Automated constrained poetry, made from Markov Chains and Project Gutenberg

A "Snowball" is a poem "in which each line is a single word, and each successive word is one letter longer." Nossidge built an automated Snowball generator that uses Markov Chains, pulling text from Project Gutenberg. It's written in C++, with code on GitHub. The results are rather beautiful poems (these ones are "mostly Dickens"):

o
we
all
have
heard
people
believe
anything

i
am
the
dawn
light
before
anybody
expected
something
disorderly

i
am
the
very
great
change

Snowball (also called a Chaterism) (via Waxy)

10

  1. Thanks for the code!  I have a load of text from wikipedia sitting around, so thought I’d give it a try.  The tone is a bit different to the Dickens ones – they can start well:
    1 o
    2 my
    3 new
    4 moon
    5 comes
    …but quickly fall apart…
    6 within
    7 unicode
    8 standard
    9 available
    10 ammunition
    11 technicians

    More:
    s is for sale price rising rapidly changing
    o my ass will shake
    o he has five wives became humbled
    o my new body moves inward
    a uk bbc film actor robert carlyle
    i am jin
    o to dig near otego
    o in art film porky
    a dj for very large havana
    o my new rome which proved already accounts attribute
    o of tim from these topics
    o my ass will raise speeds without blocking
    o my leg deep level higher seating
    o on bbc look north indian affairs required pollution
    o by law more synth
    o to the host super league against kasabian

  2. Hi all! I’m the guy that wrote this. I’ve also updated the code so that it creates “Melting Snowballs” where each line shortens by one letter. You can find it here: http://nossidge.tumblr.com/post/49012378444/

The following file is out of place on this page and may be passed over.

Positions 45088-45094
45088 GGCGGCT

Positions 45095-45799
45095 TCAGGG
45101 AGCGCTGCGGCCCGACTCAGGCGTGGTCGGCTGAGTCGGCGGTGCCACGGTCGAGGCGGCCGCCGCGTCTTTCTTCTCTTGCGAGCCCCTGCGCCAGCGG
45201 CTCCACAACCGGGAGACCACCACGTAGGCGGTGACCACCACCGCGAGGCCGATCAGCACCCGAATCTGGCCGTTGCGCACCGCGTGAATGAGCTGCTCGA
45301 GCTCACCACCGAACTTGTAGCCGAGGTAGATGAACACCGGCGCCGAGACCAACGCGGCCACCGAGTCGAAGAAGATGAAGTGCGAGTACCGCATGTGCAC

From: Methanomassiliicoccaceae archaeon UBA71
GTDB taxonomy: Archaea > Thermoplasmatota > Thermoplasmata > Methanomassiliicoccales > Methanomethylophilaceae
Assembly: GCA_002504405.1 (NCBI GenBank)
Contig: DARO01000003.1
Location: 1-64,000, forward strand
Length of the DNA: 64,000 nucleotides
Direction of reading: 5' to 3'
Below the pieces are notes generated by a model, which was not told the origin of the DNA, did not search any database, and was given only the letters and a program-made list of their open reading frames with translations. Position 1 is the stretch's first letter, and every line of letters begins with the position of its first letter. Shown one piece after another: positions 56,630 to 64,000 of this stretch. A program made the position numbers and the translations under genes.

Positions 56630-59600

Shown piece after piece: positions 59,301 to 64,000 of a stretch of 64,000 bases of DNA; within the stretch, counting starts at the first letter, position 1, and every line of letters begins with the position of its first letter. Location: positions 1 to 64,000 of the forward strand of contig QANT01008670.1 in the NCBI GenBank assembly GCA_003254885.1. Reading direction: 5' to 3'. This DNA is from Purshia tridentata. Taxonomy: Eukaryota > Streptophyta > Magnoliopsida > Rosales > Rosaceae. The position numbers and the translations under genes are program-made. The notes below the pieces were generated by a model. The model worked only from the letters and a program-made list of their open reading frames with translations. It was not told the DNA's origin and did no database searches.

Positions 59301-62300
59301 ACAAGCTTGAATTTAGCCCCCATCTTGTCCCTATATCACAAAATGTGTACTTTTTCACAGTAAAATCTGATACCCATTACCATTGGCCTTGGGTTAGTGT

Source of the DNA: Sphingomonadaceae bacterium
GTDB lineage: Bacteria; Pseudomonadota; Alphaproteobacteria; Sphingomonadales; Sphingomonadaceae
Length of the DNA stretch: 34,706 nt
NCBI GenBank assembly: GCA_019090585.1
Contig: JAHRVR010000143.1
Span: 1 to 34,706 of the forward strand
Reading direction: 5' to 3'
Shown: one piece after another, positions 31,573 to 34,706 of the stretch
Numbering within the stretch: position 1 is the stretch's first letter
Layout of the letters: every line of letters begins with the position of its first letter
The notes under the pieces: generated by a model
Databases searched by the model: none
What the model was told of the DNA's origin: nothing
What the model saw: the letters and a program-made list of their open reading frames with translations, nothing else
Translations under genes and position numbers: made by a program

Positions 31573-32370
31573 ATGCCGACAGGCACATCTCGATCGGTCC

They don’t tend to be as pretty to read as the conventional Snowballs, but I’m sure you chaps can find some good results.

  3. On certain fora in the pre-HTTP Internet, such as the Scary Devil Monastery, there was much resort made to Brick-Texting, and the occasional snowball, which included snowballs were each line could have more than one word. (Monospaced font, and no funny stuff with punctiation.)

    I
    am
    not
    that
    great
    at the 
    artform
    known as
    bricktext
    as you can see, but I did try.

  4. For those of you who can’t C++, I’ve compiled the code into a EXE file, which should work on Windows 7. You can get it here: https://www.dropbox.com/s/6zba0a3qwfokrmc/Snowball20130428.exe
    It will take input text from a file called “input-raw.txt” which you can fill with whatever text you like. To use the same one that I am using, go here: https://www.dropbox.com/s/792mrvaojl9iyu6/input-raw.txt
    You’ll notice many words that are “xxxxxx” in my text. These are words that I’ve removed because they don’t look great in the resulting poems; things like names and foreign words. The code will ignore any instances of “xxxxxx”.

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